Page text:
Events and debate used to take place through traditional printed media, whether broadsides, newspapers, posters or pamphlets. Think of your own local studies service. Ours has a box of newspaper cuttings, copy photos, articles, etc. on the 1996 IRA bomb. Yours will have similar resources covering whatever gets ask about most often.

Think of the so-called ‘UK Riots’ in August: how have these been documented? Who told the world about what was actually going on? Was it the journalists or the people on the street?  How can citizens or academics research this documentation?

Riot, New Cross, Manchester, 1815 (m03622)

Increasingly what used to be produced and consumed via traditional print media is taking place online through social media websites. This means that if we want to continue documenting what’s going on, we need to start thinking about preserving the media through which it’s taking place.

All of this has become a bit more urgent since Twitter changed the way its API (application programme interface) and website work. For example, you can now only browse back through hashtags for a certain amount of time.

It’s great news, then, that the Library of Congress is going to archive ALL tweets. Exactly how this might work, and how access to it might be provided, has yet to be announced. In the meantime, it’s worthwhile to play around with alternative solutions.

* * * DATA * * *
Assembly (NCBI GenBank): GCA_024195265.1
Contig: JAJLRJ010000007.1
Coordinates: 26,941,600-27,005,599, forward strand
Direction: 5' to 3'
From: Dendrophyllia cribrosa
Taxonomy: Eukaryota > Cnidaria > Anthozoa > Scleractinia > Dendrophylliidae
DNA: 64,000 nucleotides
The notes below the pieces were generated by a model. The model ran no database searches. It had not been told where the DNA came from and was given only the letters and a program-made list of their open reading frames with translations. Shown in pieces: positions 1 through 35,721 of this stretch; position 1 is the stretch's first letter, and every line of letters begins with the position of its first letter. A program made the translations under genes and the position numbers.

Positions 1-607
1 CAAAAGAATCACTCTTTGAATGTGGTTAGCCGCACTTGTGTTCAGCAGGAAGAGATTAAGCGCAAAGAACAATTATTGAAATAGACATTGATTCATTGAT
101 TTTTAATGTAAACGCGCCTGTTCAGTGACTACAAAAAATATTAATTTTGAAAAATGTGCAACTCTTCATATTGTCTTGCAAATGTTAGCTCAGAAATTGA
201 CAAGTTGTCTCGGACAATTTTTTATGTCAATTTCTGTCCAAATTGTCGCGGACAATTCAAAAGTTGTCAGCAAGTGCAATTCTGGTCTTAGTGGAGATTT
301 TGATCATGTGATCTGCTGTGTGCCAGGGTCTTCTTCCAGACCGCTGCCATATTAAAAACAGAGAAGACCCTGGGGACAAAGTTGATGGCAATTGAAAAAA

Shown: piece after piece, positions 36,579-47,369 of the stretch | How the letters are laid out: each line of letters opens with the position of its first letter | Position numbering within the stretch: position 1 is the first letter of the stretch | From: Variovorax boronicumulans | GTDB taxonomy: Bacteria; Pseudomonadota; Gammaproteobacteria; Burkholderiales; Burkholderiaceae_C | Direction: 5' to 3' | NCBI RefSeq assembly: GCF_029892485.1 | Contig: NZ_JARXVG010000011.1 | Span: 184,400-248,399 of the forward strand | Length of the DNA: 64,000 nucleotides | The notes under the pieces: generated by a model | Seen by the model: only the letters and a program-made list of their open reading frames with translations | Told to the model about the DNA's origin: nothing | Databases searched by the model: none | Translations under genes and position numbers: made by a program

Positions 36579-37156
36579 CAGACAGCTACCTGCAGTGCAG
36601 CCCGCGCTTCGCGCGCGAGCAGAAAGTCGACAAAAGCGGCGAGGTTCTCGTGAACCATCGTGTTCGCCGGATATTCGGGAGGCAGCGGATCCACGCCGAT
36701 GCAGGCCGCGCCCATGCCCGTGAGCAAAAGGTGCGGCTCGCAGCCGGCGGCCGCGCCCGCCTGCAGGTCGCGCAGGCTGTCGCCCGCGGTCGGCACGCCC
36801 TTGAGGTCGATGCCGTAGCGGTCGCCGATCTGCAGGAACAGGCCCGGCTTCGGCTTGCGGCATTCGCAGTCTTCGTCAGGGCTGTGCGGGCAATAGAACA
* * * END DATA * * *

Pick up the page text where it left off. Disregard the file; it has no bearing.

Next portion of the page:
We’ve backed up our own tweets with the third-party website Backupmytweets. But if anything happens to that company or service, these will be lost. That’s why it’s a good idea to export this archive, preserve it in an open format (like .csv), and treat it like any other digital archive. You’ll lose the ‘feel’ of the Tweets, as they were sent and read, but the important links and information will be retained. We don’t think this contravenes the Twitter API, but we’re open to correction!

Other changes Twitter have made to the Twitter API mean that exporting of keyword archives is no longer allowed by third-parties. We used Twapperkeeper to create an archive of the #occupymcr protest last week. Somebody else had the foresight to set up the same for manchester way back in April. But Twitter’s rules don’t allow us to export these archives and be sure of their continued preservation.

Home-made methods can be found. It’s possible to set up feeds from Twitter to your Google Reader, and then work with them from there. There’s an open source solution called yourTwapperkeeper too. But these require a bit of techie knowledge. So there’s a lot riding on the Library of Congress!

Any comments and advice on archiving social media would be gratefully received. We’re just at the stage of starting to think about the issue.